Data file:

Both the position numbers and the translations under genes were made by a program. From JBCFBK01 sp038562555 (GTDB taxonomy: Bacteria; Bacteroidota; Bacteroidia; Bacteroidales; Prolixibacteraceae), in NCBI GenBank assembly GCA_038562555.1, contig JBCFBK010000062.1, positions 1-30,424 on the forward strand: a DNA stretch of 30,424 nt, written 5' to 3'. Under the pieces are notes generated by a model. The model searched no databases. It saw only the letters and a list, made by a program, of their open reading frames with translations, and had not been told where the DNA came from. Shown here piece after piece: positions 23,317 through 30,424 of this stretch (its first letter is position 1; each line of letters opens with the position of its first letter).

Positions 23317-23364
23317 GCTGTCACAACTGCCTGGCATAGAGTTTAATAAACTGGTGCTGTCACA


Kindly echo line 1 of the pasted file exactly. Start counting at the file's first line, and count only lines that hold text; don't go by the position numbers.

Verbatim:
Both the position numbers and the translations under genes were made by a program. From JBCFBK01 sp038562555 (GTDB taxonomy: Bacteria; Bacteroidota; Bacteroidia; Bacteroidales; Prolixibacteraceae), in NCBI GenBank assembly GCA_038562555.1, contig JBCFBK010000062.1, positions 1-30,424 on the forward strand: a DNA stretch of 30,424 nt, written 5' to 3'. Under the pieces are notes generated by a model. The model searched no databases. It saw only the letters and a list, made by a program, of their open reading frames with translations, and had not been told where the DNA came from. Shown here piece after piece: positions 23,317 through 30,424 of this stretch (its first letter is position 1; each line of letters opens with the position of its first letter).